The cost comparison between incarceration and education is a telling point, one of many discussed in the national broadcast premier of College Behind Bars next Monday and Tuesday, November 25-26, at 9 p.m. on PBS (check local listings). The four-hour-long documentary (two hours per night) follows a small group of men and women grappling with the rigors of obtaining a higher education through the Bard Prison Initiative (BPI). Among the students are people who are serving time for serious crimes, including murder.
Shot over four years in maximum and medium security prisons in New York state, College Behind Bars was directed by Emmy and Peabody Award-winning filmmaker Lynn Novick (The Vietnam War, Frank Lloyd Wright), produced by Sarah Botstein, and executive produced by Ken Burns. Intense and compelling, the film offers an insightful glimpse into an existential crisis that should be a platform plank for every candidate during the unfolding election cycle.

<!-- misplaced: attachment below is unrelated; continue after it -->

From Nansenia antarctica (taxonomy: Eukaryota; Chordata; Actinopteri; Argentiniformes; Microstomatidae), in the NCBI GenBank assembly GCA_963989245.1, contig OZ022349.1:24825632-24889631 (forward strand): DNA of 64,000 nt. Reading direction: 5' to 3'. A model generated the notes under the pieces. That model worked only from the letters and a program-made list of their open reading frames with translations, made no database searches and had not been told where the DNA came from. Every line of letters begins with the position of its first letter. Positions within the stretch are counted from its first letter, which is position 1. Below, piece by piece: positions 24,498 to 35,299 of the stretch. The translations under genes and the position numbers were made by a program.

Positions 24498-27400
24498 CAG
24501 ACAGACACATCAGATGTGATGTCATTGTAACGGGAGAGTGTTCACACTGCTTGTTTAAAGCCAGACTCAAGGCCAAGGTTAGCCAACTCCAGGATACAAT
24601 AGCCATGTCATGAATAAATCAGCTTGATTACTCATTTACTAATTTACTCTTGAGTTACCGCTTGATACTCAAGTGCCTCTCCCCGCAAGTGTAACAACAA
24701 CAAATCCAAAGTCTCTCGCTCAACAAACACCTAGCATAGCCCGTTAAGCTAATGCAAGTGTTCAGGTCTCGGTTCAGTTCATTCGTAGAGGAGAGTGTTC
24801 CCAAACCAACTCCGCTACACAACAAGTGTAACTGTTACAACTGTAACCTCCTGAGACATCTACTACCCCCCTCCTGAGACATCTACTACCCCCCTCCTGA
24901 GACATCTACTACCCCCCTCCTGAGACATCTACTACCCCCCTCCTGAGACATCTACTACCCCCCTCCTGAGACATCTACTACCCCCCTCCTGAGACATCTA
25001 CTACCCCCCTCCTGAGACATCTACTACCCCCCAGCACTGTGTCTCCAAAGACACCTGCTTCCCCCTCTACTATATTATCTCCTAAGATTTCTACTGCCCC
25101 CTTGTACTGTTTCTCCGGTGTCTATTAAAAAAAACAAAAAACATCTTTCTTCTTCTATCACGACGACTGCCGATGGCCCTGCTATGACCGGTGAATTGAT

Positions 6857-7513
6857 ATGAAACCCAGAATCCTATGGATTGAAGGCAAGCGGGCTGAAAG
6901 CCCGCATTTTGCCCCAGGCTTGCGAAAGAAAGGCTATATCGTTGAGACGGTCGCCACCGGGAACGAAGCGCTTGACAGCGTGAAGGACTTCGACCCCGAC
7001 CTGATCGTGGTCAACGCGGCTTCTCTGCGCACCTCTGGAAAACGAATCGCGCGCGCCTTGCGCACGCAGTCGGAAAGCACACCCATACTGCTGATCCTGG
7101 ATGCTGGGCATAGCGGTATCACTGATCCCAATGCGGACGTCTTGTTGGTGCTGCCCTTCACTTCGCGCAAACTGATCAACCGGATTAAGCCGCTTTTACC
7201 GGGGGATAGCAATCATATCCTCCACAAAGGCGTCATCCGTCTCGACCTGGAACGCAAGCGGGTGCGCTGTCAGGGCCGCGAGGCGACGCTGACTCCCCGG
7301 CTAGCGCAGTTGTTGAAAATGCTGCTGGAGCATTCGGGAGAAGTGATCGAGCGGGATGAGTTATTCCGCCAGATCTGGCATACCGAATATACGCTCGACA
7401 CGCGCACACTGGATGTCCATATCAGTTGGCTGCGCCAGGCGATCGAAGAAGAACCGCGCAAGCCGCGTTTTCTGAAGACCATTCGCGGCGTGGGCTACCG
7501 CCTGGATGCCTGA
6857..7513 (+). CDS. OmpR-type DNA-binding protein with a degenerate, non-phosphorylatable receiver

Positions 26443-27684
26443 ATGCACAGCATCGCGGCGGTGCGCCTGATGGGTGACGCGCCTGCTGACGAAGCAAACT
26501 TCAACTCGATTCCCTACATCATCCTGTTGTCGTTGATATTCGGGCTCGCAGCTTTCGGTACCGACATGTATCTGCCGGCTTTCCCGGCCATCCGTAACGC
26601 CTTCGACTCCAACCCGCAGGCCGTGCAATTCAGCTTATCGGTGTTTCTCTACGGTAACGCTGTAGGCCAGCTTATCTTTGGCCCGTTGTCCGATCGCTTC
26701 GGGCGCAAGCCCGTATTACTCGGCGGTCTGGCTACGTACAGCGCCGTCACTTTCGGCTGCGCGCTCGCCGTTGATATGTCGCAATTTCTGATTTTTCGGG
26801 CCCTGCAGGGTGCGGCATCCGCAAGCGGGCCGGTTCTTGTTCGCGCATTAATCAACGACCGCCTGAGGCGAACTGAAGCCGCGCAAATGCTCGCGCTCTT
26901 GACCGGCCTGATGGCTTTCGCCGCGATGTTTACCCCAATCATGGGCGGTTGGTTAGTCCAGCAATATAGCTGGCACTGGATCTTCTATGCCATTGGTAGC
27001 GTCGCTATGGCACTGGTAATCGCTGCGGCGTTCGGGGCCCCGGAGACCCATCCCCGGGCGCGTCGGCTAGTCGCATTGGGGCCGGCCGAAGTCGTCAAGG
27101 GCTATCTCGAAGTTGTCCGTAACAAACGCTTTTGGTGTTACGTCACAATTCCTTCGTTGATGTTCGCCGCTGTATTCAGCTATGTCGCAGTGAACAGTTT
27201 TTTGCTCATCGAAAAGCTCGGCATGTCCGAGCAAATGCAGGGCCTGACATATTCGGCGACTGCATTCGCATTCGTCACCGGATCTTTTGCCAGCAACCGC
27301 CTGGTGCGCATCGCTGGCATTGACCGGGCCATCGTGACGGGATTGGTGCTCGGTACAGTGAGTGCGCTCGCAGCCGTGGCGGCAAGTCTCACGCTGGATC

“Through the personal stories of the students and their families, the film reveals the transformative power of higher education and puts a human face on America’s criminal justice crisis,” notes a PBS press release. “It raises questions we urgently need to address: What is prison for? Who has access to educational opportunity? Who among us is capable of academic excellence? How can we have justice without redemption?”
Named for the college where it was founded by undergraduate students in 1999, the Bard Prison Initiative provides incarcerated men and women with an opportunity to earn a fully accredited diploma from the 160-year-old liberal arts institution in Annandale, New York. Currently, some 300 students in six prisons are enrolled in BPI at a cost of about $6,000 per student per year. Most of the funding is gleaned from private sources. Since BPI was launched, more than 500 alumni have been released; fewer than four percent have been sent back to prison.